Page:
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The Life Extension Foundation had, as long back as 1994, cautioned against taking the alpha tocopherol form of vitamin E on its own, which could result in displacing vital gamma tocopherol in the body. Whereas alpha tocopherol plays a role in inhibiting the propagation of new free radicals, gamma tocopherol is essential for trapping and neutralizing the existing free radicals. This announcement was followed by the Johns Hopkins School of Public Health issuing the results of a large study conducted on 10,456 males in 2000. The surprising outcomes of this study revealed that males having the highest gamma tocopherol blood levels had a reduced risk of prostate cancer by as much as five times. This study also established that though selenium and alpha tocopherol were also instrumental in reducing the risk of prostate cancer, this was possible only if levels of gamma tocopherols were high. Further, though a multitude of studies undertaken ever since have emphasized on the considerable significance of gamma tocopherol in humans, a major proportion of human clinical research has been focused on alpha tocopherol alone.

Vitamin E in the form of alpha tocopherol has for long been held in esteem as a powerful antioxidant, though its lesser known counterpart, gamma tocopherol, could be of equal significance in advancing wellbeing and safeguarding against diseases. Scientific studies have recognized that gamma tocopherol, in contrast to alpha tocopherol, offers a powerful defense against compounds that aggravate diseases in the body, which are called reactive nitrogen oxides. Gamma tocopherol has also been found to be effective in reducing inflammation, regulating factors that protect against some cancers and activating genes that play a role in defending against Alzheimer’s disease. The perceived variations in the biological efficacies of gamma tocopherol and alpha tocopherol can be accounted for by the unique chemical properties that distinguish these two categories of vitamin E. One such distinction enables gamma tocopherol to be more effective in capturing toxic compounds, such as reactive nitrogen oxides that need to be eliminated from the body. Current research has suggested the key role played by accumulation of reactive nitrogen oxides in body tissues in the etiology of a range of degenerative diseases.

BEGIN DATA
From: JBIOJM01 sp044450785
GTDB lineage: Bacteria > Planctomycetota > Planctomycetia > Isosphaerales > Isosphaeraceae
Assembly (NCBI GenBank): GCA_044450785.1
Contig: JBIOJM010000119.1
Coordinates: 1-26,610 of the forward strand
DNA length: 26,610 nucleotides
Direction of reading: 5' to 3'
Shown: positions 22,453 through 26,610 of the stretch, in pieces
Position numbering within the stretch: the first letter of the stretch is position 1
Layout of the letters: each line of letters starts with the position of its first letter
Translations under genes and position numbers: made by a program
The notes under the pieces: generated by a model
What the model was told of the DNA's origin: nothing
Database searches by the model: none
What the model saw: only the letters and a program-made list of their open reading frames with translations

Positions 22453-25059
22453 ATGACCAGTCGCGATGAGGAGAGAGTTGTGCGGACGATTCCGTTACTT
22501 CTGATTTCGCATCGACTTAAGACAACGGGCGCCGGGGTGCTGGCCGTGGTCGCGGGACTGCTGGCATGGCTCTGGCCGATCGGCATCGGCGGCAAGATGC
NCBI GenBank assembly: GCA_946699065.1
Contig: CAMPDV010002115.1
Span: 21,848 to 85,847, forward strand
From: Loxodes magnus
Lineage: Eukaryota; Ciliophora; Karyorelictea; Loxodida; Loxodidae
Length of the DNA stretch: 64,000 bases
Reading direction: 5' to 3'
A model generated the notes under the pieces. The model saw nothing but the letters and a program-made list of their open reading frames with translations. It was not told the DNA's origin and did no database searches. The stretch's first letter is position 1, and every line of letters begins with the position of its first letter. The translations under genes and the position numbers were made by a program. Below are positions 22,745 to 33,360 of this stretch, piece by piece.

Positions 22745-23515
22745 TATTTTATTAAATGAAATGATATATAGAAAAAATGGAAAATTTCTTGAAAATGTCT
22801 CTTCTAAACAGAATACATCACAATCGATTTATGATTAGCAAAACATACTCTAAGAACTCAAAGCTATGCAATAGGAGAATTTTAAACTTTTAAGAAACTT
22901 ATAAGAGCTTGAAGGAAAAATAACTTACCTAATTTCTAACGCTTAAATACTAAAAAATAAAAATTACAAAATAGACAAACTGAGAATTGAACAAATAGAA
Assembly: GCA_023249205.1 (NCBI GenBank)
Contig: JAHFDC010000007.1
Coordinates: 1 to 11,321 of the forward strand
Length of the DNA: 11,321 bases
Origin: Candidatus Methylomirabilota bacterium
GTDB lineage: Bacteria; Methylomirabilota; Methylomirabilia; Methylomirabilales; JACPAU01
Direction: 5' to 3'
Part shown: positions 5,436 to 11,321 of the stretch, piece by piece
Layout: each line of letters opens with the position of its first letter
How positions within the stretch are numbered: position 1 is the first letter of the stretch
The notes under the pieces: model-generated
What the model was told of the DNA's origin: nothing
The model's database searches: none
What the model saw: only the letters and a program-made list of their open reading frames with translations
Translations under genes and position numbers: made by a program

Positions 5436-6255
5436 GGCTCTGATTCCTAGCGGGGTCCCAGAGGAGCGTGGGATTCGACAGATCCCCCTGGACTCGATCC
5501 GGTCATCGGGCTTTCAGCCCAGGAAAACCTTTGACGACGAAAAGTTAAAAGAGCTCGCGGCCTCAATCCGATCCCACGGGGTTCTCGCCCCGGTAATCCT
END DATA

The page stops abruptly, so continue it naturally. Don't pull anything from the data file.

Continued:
The biological significance of gamma, as well as other forms of tocopherols have not been accorded due attention until the recent past. This has been further substantiated by excluding tocopherols from the new dietary reference intakes put forth by the US Food and Nutrition Board. While the US dietary reference intake defines addressing vitamin E activity by considering intake of only alpha tocopherol, the same does not hold for the European Union, where gamma tocopherol constitutes a vital component of recommendations for nutrients in several EU member countries. This decision by the US Food and Nutrition Board has invalidated the collective efforts of over 30 years of research that has been consistent in pointing out the distinctive nutritional role played by gamma tocopherol. Though its ubiquity in nature is unbounded, gamma tocopherol’s contributions in enhancing human health have been taken too lightly. Nevertheless, major industry players and researchers are maintaining hope that gamma tocopherols would be given their due recognition in recommendations of dietary intake very soon. On the other hand, leading manufacturers of vitamin supplements have been introducing vitamin E supplements having high content of gamma tocopherol, prominent among them being Source Naturals, Life Extension, Now Foods and Puritan’s Pride, among others. SourceOne is a major formulator that provides vitamin E formulations with high gamma content.

In conclusion, it can be said that this marked shift towards gamma tocopherols from alpha tocopherols bodes well for the former to increase its market share significantly at the cost of the latter over the coming years.